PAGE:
Rubinstein–Taybi syndrome (RSTS) is a rare autosomal dominant disorder with intellectual disability, postnatal growth deficiency, and multiple congenital anomalies. Rubinstein and Taybi (1963) described the characteristic dysmorphic features as follows: highly arched eyebrows, long eyelashes, down-slanting palpebral fissures, beaked nose with columella below alae nasi, high palate, grimacing smile, and broad thumbs, and halluces. Hennekam (2006) reviewed the clinical signs. The incidence of the syndrome is ~1: 100 000–125 000 (Beets et al., 2014). There have been extremely rare observations of vertical transmission (Bartsch et al., 2010), but the vast majority of RSTS cases occur sporadically because of a de novo mutation. Petrij et al. (1995) demonstrated the loss of one functional copy of the CREBBP gene in patients with RSTS. In 2005, EP300 mutations were detected in patients with a clinical diagnosis of RSTS (Roelfsema et al., 2005). Both CREBBP and EP300 act as transcriptional coactivators in the regulation of gene expression throughout different transduction pathways. Because a direct link between loss of acetyltransferase activity and RSTS could be observed and both genes (CREBBP and EP300) are histone acetyltransferases, it appears that aberrant chromatin regulation is the cause of the syndrome. Approximately 50–70% of patients showed a mutation in the CREBBP gene on chromosome 16p13.3 and have the disorder RSTS1 (OMIM 180849), and ~5–10% of the patients display a mutation of the EP300 gene on chromosome 22q13.2 and have slightly different condition of RSTS2 (OMIM 613684). In ~30% of the patients, no mutation can be found using DNA studies from blood lymphocytes (Bartsch et al., 2005; Hennekam, 2006).
Craniospinal abnormalities such as microcranium, scoliosis, and lordosis are frequent findings in RSTS, but malformations of the brain or spinal cord are seen rarely. In 2005, five patients were reported with a cervical myelopathy as the consequence of a stenosis at the craniovertebral junction (Yamamoto et al., 2005). Soon thereafter, eight patients with RSTS were reported with tethered spinal cord and characteristic clinical manifestations including weakness of the lower extremities, leg and back pain, and neurogenic bladder, and the authors concluded that early detection and treatment of spinal defects in RSTS is important to prevent further neurologic disability (Tanaka et al., 2006). Other cervical abnormalities associated with RSTS included Chiari malformation and syrinx in identical twin sisters, and the authors hypothesized that mesodermal growth insufficiency led to structural abnormalities of the face and basichondrium, including posterior fossa restriction, hindbrain herniation, Chiari malformation, and syrinx formation (Parsley et al., 2011). It is also to be found in the literature that for neural axis and craniovertebral junction anomalies, full neuroimaging studies including brain and spine MRI and computed tomography scan of the cervicovertebral junction are advocated for patients with RSTS. Although the topic concerning neuroimaging is somewhat controversial, the authors suggest that it enables proper treatment and prevents neurologic deficits (Giusanni et al., 2012). In their recent highly comprehensive update on clinical findings in 52 individuals with EP300 mutations, Fergelot et al. (2016) reported one case each with a syringomyelia and a sacral lipomyelocele. They pointed out that information on the phenotypes and genotypes in EP300-mutated patients is still limited, but that only angulation of thumbs and halluces is extremely uncommon in these individuals, and that in general, clinical characteristics are qualitatively very similar between CREBBP-mutated and EP300-mutated patients, although some signs and symptoms are present at different frequencies. Furthermore, Fergelot et al. (2016) described that missense variants in parts of exon 30 and 31 of CREBBP and EP300 can cause a phenotype not resembling RSTS1 or RSTS2, and recently, this new phenotype was delineated in more detail (Menke et al., 2018).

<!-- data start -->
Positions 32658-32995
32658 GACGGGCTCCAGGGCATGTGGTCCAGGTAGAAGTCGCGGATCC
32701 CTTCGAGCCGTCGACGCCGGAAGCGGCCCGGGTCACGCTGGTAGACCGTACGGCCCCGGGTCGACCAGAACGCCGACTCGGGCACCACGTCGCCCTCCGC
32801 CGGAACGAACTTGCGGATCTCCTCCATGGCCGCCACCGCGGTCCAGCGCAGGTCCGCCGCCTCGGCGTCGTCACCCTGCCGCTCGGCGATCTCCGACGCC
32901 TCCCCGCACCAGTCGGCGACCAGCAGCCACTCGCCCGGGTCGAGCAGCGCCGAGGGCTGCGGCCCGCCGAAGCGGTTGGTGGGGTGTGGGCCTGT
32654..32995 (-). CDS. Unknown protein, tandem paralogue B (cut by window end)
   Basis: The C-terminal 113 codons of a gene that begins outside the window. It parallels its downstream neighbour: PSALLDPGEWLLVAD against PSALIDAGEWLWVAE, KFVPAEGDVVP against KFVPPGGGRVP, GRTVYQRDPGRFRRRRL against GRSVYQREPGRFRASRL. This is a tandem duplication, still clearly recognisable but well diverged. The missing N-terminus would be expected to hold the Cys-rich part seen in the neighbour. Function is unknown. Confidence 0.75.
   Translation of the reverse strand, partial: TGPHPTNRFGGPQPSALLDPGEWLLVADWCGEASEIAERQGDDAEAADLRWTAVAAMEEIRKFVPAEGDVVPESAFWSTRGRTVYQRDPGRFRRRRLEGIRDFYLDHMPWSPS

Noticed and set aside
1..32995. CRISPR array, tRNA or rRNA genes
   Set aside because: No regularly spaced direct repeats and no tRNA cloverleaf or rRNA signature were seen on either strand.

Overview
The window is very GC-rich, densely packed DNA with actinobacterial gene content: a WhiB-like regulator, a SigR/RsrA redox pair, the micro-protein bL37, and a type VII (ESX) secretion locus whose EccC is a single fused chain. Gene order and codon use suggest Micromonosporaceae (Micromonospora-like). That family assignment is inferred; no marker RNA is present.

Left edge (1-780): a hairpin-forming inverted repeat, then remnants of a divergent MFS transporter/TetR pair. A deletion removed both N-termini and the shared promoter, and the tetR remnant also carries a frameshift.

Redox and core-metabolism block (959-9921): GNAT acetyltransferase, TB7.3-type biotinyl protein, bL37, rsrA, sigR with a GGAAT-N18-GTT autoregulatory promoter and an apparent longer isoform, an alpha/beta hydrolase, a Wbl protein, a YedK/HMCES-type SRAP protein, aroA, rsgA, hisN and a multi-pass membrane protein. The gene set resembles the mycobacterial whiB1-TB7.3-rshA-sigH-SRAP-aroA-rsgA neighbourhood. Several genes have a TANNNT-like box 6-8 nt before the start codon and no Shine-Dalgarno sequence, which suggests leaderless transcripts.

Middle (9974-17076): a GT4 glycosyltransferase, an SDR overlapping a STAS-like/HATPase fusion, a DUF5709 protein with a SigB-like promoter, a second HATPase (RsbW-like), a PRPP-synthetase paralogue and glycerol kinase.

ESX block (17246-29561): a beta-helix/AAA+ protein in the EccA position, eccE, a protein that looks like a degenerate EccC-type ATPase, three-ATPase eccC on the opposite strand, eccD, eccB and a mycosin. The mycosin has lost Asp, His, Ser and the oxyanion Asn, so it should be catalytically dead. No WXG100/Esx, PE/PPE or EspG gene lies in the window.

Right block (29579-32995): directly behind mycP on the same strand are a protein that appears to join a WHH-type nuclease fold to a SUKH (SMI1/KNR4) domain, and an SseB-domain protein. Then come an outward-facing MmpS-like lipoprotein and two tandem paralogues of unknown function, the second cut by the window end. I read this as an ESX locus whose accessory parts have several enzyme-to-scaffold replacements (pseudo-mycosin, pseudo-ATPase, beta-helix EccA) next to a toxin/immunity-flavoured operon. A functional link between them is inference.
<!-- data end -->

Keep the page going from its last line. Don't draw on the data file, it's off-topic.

Here we report on a 3-year-old boy with facial abnormalities of RSTS, broad thumbs and halluces, developmental delay, autistic features, cerebellar underdevelopment (inferior vermian hypoplasia), neural tube defect (lumbosacral myelocele, tethered cord, and syringohydromyelia), and a 17-bp deletion in exon 31 of the EP300 gene (predicting a frameshift and, after 167 altered amino acid residues, a stop codon). Cerebellar abnormalities and neural tube defects have been reported occasionally with RSTS1/2, and here we report a combination of these abnormalities in another EP300-mutated patient.